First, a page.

According to the Pacific Ombudsman for Humanitarian Law, about 27 million people today are enslaved. This number was brought up at the quarterly Soroptimist International Club NMI Chapter meeting last Thursday.
Pamela Brown, a former attorney general, POHL executive director, and Soroptimist Club NMI Chapter president, said that Thursday’s meeting was intended to get the word out that human trafficking continues to occur, even in the Northern Marianas.
At the same time, she said solving human trafficking also includes getting as many people as possible involved, or to at least inform more people.
“We want to get the message out to the community that we do have people fighting [human trafficking] but it does exist here and it has always existed here, just as it does globally,” said Brown.
She said most of the women here are involved in some manner with either human trafficking or want to be involved with anti-human trafficking.
“We are lucky that we have Karidat and they have a shelter, because the shelter and their grant money helps provide for victims of human trafficking,” said Brown.
According to POHL, human trafficking is defined as the recruiting, transporting, receiving, or harboring of human beings by use of force, fraud, or coercion for commercial sex, debt bondage, or forced labor.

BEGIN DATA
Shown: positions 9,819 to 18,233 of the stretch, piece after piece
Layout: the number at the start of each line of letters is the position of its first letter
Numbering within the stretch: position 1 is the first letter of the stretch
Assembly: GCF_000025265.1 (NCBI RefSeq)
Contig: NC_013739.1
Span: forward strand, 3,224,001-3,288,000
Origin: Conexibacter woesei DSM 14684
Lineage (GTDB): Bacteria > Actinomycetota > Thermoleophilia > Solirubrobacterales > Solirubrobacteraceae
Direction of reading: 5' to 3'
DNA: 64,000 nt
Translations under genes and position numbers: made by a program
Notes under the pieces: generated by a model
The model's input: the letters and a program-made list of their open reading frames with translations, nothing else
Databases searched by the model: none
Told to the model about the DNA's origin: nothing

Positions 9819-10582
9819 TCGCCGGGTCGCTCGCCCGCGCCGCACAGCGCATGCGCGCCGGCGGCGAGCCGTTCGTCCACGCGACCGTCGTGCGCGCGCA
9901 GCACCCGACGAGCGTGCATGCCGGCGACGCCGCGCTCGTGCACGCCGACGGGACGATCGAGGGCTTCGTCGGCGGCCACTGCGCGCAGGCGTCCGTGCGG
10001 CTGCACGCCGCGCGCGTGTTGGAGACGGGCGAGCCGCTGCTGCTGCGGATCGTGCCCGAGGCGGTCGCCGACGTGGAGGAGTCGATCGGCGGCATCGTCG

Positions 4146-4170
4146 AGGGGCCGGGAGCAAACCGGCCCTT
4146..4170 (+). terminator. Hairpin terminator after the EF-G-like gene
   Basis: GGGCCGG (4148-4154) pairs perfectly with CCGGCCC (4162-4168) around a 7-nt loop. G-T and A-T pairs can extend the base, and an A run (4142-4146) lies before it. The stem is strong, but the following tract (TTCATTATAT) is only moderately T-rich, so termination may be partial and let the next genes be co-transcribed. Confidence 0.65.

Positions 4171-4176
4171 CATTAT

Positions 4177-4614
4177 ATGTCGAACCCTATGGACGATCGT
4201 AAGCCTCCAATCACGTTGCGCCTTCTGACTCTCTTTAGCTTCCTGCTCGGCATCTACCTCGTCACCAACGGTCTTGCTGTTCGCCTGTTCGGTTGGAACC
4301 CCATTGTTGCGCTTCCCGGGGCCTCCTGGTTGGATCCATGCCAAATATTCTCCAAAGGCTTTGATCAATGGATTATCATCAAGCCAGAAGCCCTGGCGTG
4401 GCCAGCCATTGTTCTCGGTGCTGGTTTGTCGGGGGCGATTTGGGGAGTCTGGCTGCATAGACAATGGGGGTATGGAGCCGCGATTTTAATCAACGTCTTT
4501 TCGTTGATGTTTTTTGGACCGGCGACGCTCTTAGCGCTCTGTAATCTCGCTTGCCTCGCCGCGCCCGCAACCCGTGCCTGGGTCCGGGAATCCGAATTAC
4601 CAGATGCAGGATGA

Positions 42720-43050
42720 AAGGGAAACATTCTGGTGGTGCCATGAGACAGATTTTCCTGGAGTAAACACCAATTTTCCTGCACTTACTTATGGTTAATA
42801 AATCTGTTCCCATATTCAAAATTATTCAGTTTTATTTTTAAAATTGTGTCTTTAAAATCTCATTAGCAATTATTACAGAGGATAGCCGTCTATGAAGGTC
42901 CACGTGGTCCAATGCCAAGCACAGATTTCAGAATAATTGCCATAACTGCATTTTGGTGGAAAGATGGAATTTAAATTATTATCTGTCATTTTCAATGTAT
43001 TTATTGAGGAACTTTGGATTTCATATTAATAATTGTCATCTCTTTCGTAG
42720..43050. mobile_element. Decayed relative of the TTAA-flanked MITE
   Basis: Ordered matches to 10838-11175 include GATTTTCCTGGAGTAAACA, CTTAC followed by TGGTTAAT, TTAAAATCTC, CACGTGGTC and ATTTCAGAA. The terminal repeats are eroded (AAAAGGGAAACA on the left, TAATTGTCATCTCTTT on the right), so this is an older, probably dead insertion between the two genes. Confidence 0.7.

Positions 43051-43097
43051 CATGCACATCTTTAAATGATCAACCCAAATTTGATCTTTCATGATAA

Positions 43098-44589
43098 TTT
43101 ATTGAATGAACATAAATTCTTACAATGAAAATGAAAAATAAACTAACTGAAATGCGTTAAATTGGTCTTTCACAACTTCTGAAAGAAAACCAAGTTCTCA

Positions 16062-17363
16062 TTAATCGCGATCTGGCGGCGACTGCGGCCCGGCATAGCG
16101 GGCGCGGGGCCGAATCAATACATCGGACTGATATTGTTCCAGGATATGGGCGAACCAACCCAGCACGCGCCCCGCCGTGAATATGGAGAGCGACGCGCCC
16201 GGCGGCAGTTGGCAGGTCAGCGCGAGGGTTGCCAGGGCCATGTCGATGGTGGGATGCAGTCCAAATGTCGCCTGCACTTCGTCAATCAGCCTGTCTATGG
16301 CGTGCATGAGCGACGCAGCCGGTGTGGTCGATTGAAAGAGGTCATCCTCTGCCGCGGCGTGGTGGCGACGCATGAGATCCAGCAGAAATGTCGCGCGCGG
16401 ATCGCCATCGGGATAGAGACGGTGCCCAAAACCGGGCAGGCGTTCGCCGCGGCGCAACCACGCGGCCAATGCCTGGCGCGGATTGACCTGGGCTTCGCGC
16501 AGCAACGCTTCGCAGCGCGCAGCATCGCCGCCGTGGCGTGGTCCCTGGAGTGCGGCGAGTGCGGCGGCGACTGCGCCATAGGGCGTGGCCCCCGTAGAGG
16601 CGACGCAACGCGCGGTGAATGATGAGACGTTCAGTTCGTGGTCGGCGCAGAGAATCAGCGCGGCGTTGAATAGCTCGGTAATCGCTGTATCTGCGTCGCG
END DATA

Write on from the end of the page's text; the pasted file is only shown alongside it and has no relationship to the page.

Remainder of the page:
Brown said the lightest form of human trafficking occurs when “you have worked and not gotten paid, somehow paid too little, or somehow abused while you are working.”
Human trafficking further branches into two types: sex trafficking and labor trafficking, which deals with victims of any age being forced into committing sex acts and forced labor, respectively.
Sex trafficking and labor trafficking often overlap.
According to POHL, anybody of any age could be a victim. In their handouts at the Soroptimist Cub meeting, POHL said that, according to multiple sources, about 80 percent of trafficking victims are women and girls, and about 50 percent are children.
If you believe someone is a victim of trafficking or if you want to report suspected human trafficking, call the National Victims Hotline at 1-888-373-7888, Department of Public Safety or Crime Stoppers at 234-7272, Victim’s Hotline at 234-5100, or the emergency hotline at 911.